Was Shakespeare correct: is the fault within ourselves?

Authors Note!

I originally wrote this article about our problems due to th fault within ourselves, in 2011.  I recently re-read it and found to my surprise, that it is equally as relevant today.  I find this continued relevance a huge disappointment and a damning mark on our National character.  The topic of my concern in 2011 was the Affordable Care Act, Obamacare, or whatever you wish to call it.  Of the articles I wrote at that time, my predictions have proved to be quite accurate.  Today, the issue in the front of my mind is in many ways more severe and dangerous.  It is the economy itself.  The same forces are driving our current level of inflation.  If you want to see my latest study on today’s root cause of inflation, read:  THE DISHONEST INFLATION DECEPTION EXPLAINED IN 5 MINUTES

the fault within ourselvesCassius:
“Why, man, he doth bestride the narrow world.  Like a Colossus; and we petty men walk under his huge legs, and peep about to find ourselves dishonorable graves.  Men at some time are masters of their fates:  The fault, dear Brutus, is not in our stars, but in ourselves.”
Julius Caesar (I, ii, 140-141)

Historically, the interpretation of this dialog has been, Cassius, a nobleman, is speaking with his friend, Brutus, and trying to persuade him that, in the best interests of the public, Julius Caesar must be stopped from becoming monarch of Rome. Brutus is aware of Caesar’s intentions and is torn between his love of his friend Caesar and his duty to the republic.  Cassius continues by reminding Brutus that Caesar is just a man, not a god and that they are equal men to Caesar. They were all born equally free, and so why would they suddenly have to bow to another man? On another level, this phrase has been interpreted to mean that fate is not what drives men to their decisions and actions but rather the human condition.

In this case, Cassius was arguing that the problems of Rome’s people were a result of the human condition.  And that if the avarice of Caesar, and his cohort, could be eliminated, then the condition would itself improve.   This historical diatribe is truly the argument of the ages.  It frames the argument of many, if not all, of the issues of our time.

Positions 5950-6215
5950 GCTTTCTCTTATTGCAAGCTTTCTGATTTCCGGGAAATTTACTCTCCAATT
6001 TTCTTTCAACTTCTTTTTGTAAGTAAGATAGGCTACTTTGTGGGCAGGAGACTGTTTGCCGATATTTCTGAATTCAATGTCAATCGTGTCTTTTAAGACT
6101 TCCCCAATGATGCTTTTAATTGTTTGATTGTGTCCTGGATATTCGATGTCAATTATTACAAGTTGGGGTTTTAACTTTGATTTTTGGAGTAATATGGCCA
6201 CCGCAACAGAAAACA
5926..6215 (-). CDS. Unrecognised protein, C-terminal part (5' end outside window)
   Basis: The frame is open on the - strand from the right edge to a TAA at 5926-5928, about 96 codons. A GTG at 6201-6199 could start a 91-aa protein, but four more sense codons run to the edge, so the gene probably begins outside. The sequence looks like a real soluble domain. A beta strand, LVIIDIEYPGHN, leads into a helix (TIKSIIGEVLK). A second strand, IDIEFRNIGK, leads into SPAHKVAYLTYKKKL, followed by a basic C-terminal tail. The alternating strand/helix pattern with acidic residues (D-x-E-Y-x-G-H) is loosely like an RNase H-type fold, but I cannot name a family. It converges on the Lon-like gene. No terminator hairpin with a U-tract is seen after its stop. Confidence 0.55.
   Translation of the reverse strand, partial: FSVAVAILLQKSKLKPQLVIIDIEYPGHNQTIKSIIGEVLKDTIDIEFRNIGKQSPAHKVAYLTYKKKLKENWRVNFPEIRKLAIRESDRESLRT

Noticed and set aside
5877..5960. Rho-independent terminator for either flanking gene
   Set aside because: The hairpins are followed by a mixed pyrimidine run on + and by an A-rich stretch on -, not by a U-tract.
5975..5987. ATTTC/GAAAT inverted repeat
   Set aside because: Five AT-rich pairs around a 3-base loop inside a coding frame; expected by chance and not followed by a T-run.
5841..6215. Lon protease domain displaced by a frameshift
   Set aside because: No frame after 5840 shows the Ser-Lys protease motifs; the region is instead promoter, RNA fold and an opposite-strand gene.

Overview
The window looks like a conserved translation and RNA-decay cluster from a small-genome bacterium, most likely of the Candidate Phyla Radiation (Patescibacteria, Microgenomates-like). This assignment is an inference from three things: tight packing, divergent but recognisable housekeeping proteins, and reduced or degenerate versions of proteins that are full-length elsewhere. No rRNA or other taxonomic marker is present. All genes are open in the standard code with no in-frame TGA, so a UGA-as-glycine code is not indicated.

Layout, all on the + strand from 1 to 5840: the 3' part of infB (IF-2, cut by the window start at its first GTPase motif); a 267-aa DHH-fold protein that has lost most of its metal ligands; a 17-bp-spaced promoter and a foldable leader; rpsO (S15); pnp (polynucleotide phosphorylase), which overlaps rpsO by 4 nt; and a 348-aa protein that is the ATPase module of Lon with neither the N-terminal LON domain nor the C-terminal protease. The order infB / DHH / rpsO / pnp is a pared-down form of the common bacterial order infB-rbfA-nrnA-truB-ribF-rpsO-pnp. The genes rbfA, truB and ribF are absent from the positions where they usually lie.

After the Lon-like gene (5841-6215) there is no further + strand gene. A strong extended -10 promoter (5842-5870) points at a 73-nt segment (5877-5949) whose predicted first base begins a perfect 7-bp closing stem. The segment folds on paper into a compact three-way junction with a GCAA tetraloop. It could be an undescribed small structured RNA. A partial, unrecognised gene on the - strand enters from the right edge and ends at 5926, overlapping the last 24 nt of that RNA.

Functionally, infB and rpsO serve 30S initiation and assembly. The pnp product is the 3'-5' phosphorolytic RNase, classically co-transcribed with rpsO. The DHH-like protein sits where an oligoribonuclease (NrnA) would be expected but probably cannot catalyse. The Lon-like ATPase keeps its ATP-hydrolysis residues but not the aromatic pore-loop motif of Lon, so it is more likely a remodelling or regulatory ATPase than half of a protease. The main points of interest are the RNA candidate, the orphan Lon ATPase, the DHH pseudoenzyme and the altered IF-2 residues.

Whose responsibility is _________?
(fill in the blank with almost any word or phrase)

Is our health care (or our Economy) – our responsibility or that of the collective society?  Is our survival in terms of food, housing, clothing, creature comforts of heat and air conditioning that of ourselves, or the responsibility of those that have more than we?  On whose shoulders does the success of our society reside – to each according to their need from each according to their ability/initiative – or – to each according to our ability/initiative and from each to those in need according to our humanity and generosity?

Looking across our political landscape, today, we clearly are a nation divided by our ideologies and views of how the world should work.  We seldom exercise compromise either outside our ideological castle (see my article On Tolerance) or, it seems, even within it (see my recent article, Consider a Mugwump).  For quite a while, I have felt we were a nation of thirds:  one-third hard left, one-third hard right, and a third in the middle, the middle drifting either way based on the issues and ideologies at hand.

But is that really the case?

The Fault Within Ourselves

Those who confidently inhabit the edges of the bell curve have the utmost conviction that their ideological purity is important for solutions to be correct and just.  RINO and DINO labels tarnish anyone foolish enough to consider a position with even the slightest hint of grey.   To argue such a grey area can often lead to more than chastisement, but often to banishment. How have we arrived at this locus?  Is it that the middle is growing, and the tea-party, despite the attempts at marginalization or reinforcement from both sides, represents a new and still defining set of values and frustrations?